It was Wednesday and an off day, just like a Sunday everywhere else. There were no teaching classes, no dance practice sessions, and no lavish prayers to be held. Few older monks were just sitting idly in the veranda, bathing in mild sunshine and chatting, while the younger ones were running around and playing with big fluffy rabbits. I took this opportunity to interrupt the comradeship of two monks and have a short conversation with them myself. We talked about their daily routine and mine, about the old custom of the second son of a family becoming a monk no longer being followed, and about why it is imperative for a monk to have a clean and kind heart instead of just a red robe. I soon bid them goodbye to enter the monastery.
Rumtek Dhyan Chakra Centre, or simply the Rumtek monastery in Sikkim is the place that was chosen by the 16th Karmapa to be his seat after fleeing from Tibet. It houses a community of monks, a golden stupa containing the relics of the 16th Karmapa and the Karma Shri Nalanda Institute for Higher Buddhist Studies.
The main hall was permeated with a thick aroma of butter lamps and contained more than a thousand holy scriptures. While rambling around the monastery, my friend and I seated ourselves on the wooden floor in one of the rooms where a senior monk was offering prayers inside a glass cubicle. We were chatting when my friend cajoled me into showing him the full prostration that is performed in a monastery. I was almost done with my third round when the monk got out from the cubicle, gave me a thumbs up and went out. The ensuing event is what I am not likely to forget in near future.
The monk came back in, sat next to us and we had a small conversation.
The monk: Where are you from?
Myself: Delhi. Where are you from? For how long have you been here?
The monk: I am from Himachal Pradesh and here for more than ten years. So, do you meditate?
Myself: No, I have tried it but I am not able to focus.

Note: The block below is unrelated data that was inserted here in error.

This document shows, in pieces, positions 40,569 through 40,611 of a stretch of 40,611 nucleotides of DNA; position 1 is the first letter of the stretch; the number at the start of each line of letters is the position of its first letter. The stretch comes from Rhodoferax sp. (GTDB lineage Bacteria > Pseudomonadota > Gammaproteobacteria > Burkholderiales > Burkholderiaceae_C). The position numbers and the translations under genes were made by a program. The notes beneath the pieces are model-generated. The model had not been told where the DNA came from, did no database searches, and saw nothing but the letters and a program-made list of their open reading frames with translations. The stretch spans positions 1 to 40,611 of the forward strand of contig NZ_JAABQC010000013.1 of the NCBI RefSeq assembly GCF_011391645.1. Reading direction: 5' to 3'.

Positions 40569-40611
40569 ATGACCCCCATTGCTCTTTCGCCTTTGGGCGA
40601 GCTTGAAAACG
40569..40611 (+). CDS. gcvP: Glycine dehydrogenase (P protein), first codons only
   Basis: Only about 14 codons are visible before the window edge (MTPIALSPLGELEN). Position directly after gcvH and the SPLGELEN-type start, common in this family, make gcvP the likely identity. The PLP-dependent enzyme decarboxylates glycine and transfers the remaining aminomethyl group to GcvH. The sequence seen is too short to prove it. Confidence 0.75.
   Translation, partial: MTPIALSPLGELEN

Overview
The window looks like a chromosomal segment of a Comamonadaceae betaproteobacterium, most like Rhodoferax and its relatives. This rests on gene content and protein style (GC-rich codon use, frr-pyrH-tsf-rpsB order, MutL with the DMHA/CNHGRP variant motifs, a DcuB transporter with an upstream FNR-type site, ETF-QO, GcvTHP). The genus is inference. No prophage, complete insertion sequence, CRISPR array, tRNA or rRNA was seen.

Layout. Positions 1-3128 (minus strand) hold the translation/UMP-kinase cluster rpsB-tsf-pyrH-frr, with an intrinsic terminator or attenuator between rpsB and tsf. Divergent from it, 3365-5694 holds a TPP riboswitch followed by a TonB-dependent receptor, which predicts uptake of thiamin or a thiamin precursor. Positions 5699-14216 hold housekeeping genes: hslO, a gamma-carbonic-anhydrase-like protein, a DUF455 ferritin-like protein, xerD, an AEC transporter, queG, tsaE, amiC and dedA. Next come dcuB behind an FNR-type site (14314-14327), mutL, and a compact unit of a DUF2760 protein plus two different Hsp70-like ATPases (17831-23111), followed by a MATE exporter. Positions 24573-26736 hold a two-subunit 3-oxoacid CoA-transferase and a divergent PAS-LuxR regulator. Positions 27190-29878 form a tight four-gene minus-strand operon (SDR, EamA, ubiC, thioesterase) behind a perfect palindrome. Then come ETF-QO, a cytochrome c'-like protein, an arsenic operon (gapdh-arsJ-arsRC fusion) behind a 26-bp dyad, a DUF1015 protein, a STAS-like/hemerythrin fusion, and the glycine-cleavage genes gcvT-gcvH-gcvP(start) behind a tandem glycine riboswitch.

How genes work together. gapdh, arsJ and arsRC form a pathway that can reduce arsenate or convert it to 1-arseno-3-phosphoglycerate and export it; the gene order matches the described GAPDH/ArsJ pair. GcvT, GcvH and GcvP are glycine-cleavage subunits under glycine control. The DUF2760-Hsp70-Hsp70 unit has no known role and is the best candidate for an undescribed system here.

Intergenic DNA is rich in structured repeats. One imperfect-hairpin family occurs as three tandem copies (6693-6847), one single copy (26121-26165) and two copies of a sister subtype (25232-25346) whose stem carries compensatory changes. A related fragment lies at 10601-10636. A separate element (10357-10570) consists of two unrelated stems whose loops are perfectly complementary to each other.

The monk: Yes, it takes practice, but you should meditate daily. Just like body needs food, our mind needs nourishment too. Every day we do hundreds of things and just five minutes of silence and meditation is all our mind needs to calm down. Fold your legs, rest your hands on your knees and close your eyes. (I did as told) Now try to focus on your breath and imagine – the fresh air is filling up your lungs and the energy derived from it is what your blood is taking up to your brain. Now breathe out slowly and breathe in again. (After two minutes) This much is enough for you today. (laughs)
Myself: I have heard there’s a meditation centre nearby in which monks stay and meditate for three years and nobody can come in or go out during that, have you been there?
The monk: Yes, I have been there.
Myself: Whoa! How is it like?
The monk: We learn to control our thoughts and focus on what we are doing. When you eat food, focus on each bite that you are swallowing; when you take a shower, focus on the drops of water falling on you. That is what meditation is all about. There’s no need to go to the Himalayas to meditate, you can do it anytime, anywhere. Now, do you do Yoga?
Myself: Umm, sometimes, but I am not very regular.
The monk: You must do it daily. (Holds my hand) This is my gift to you. You must learn to take care of your mind and body. Everything else will start falling in place you will see.
Then he took me and my friend to light a butter lamp in front of the idol he was worshiping a few moments back.
His face has blurred out in my memory and even his words have been rewritten by my brain, but the message he imparted is intact and I’ll try to honour his gift at all moments when it is possible for me. While my friend jokes that I was the ‘chosen one’ and we laugh about it, being a believer of Buddhism I silently just feel happy to have had such an encounter. 🙂